It was pretty shocking how badly attended the 2 gigs we attended at the M1 Singapore Fringe Festival were. I guess in a two month period where Franz Ferdinand, Oasis and Kings of Convenience were performing here, most local “indie” music fans chose to spend their money there instead. I’m not saying it’s wrong to like those bands, and when I was 14 I’d probably have been ecstatic about such gigs, but I do wish people in Singapore were a little more willing to take a chance on something less established or radio-friendly. Call me a bleeding heart if you like but it always really upsets me to see a good band performing to an embarrassingly empty room.
Having said that, my heart remained resolutely unbloodied during Analog Girl’s performance, if one could even call it that. I’m having difficulty writing about this because I don’t want to be needlessly unkind about someone who is trying to do something different, even if I don’t personally think she succeeds at all. Let me just say that as someone who has a fairly high threshhold for abstract noodly electronica (anyone here like Fennesz?), I was bored stiff by the music, and watching her essentially press buttons on devices for half an hour didn’t exactly make for compelling viewing either. There’s more I could say, but let’s leave it at that.
The Konki Duet are three girls who make pretty, slightly melancholic, chamber pop with two of the girls harmonizing over a guitar, dinky keyboard, violin and occasional trumpet. It’s a simple setup, but what they achieve with it is a good reminder that you don’t always need an Elephant Six-esque panoply of obscure instruments to make interesting indie pop. They’re a little raw – they were sometimes out of time with each other, and the violin is far too obtrusive in the mix – but they have a lovely little collection of songs which managed to have a distinct identity and style about them without all sounding the same. I enjoyed them far more than I’d expected to, and although they do need a little more polish at the moment, I think they deserve to do well with this in time to come.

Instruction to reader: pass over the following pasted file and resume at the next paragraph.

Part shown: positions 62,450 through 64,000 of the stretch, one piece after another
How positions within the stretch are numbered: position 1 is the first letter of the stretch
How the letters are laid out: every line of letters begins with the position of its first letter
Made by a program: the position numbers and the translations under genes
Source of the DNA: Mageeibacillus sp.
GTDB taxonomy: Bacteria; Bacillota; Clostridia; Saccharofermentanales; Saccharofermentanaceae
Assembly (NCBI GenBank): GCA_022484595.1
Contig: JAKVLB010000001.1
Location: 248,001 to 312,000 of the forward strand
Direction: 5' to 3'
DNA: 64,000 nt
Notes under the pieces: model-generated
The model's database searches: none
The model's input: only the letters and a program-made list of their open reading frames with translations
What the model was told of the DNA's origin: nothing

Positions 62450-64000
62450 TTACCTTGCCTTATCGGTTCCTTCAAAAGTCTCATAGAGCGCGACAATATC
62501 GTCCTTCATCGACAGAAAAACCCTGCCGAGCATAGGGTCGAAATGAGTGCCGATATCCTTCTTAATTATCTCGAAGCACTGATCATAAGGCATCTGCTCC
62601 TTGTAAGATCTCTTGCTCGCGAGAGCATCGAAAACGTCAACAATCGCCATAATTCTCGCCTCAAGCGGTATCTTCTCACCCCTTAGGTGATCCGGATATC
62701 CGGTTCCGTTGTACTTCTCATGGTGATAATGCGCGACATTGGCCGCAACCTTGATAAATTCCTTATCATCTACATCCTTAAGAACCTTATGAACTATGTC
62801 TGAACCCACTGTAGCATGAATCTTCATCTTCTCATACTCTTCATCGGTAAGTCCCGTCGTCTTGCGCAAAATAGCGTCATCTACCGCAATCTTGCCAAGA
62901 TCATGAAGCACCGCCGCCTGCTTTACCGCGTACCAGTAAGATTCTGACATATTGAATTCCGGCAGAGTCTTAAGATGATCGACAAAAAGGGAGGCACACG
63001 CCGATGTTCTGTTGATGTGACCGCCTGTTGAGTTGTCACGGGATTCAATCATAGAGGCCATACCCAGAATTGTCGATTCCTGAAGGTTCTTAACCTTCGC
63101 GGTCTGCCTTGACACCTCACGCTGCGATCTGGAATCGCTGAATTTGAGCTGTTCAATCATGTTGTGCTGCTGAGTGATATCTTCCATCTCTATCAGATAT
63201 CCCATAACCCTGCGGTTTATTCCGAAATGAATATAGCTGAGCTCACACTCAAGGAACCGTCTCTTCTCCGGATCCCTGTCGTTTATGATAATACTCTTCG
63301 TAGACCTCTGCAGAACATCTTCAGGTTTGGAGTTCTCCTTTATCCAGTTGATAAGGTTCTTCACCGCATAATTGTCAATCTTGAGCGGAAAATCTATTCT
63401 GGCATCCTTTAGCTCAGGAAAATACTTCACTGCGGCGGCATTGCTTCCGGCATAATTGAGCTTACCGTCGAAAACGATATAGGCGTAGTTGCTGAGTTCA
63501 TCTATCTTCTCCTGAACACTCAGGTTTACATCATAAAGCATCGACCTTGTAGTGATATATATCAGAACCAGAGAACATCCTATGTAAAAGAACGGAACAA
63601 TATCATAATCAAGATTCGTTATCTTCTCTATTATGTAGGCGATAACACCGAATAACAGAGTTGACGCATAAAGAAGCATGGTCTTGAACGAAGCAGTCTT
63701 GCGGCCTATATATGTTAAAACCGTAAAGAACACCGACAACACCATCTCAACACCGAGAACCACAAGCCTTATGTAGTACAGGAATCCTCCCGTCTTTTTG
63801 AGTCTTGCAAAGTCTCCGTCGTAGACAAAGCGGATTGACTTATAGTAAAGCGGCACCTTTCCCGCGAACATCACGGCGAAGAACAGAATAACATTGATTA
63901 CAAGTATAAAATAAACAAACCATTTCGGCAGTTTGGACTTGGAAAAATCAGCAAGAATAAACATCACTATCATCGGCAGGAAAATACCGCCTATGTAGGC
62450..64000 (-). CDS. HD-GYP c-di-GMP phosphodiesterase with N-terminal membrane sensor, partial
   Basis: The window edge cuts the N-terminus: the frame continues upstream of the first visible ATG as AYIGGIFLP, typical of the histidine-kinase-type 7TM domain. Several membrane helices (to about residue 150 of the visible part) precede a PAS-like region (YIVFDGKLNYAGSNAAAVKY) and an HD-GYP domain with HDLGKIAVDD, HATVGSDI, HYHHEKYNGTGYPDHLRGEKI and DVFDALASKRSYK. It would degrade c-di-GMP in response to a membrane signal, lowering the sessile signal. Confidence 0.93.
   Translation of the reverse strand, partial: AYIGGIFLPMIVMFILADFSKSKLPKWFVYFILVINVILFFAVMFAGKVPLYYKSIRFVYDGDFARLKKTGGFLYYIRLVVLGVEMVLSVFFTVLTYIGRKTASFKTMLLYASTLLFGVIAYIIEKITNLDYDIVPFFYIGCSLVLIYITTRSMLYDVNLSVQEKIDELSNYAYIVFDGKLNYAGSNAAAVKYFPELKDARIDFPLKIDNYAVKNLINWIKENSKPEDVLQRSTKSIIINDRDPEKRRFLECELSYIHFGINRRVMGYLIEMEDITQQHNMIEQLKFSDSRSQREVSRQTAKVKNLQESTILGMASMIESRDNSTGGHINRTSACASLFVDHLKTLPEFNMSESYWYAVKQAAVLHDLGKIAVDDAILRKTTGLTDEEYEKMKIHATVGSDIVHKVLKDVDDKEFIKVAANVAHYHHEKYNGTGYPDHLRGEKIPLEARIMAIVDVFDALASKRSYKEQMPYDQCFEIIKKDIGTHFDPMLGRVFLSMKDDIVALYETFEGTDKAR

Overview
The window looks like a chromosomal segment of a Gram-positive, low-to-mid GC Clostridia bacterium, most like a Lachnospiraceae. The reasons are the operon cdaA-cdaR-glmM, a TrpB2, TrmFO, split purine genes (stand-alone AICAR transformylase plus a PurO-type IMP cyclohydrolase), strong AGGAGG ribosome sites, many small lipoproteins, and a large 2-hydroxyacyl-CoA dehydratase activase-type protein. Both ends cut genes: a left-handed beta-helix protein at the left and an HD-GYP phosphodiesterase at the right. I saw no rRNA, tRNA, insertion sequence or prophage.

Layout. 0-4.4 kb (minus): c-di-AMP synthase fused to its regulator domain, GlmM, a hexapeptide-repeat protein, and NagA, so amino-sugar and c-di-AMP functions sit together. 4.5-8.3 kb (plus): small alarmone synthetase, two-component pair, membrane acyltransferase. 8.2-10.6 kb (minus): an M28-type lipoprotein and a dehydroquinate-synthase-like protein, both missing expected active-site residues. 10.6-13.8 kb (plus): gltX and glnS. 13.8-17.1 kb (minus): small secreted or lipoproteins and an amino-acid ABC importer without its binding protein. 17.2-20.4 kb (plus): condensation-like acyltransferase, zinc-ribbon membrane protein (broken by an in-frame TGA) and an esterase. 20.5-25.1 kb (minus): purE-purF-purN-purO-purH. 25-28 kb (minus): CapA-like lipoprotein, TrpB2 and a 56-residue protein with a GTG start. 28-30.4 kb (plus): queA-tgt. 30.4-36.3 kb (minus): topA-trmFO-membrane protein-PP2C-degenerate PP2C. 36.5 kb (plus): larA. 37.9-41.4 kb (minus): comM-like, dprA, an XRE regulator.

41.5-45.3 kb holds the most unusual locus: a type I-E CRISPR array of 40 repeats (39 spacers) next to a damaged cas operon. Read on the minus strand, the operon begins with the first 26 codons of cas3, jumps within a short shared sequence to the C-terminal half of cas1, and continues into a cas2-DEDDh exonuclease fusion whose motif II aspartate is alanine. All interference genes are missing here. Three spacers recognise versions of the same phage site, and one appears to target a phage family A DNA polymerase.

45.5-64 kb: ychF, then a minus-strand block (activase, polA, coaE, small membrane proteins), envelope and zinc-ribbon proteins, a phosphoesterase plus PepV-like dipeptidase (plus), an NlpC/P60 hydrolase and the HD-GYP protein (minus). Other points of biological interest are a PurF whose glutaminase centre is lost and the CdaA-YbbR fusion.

If you’re a stark raving Francophile you might love The Lovers. They started their gig with the “I’m French! Why do you theenk I havv zis outrrragyuss akksent?” sound clip from Monty Python’s The Holy Grail and sang a number of impish bossa nova songs about French grammar genders and French wine and French kisses and…you get the drift. All this shtick would put them firmly in novelty band territory for me if not for their rather charming stage persona. I’m not sure if it’s part of their act or if they’re genuinely besotted with one another, but I found myself buying into their affectionate, coquettish chemistry. Sometimes it’s nice to watch a gig where the performers hold each other closely and exchange seductive looks. It’s certainly a change from shoegazing.
(Review of the 2nd gig forthcoming in a future post.)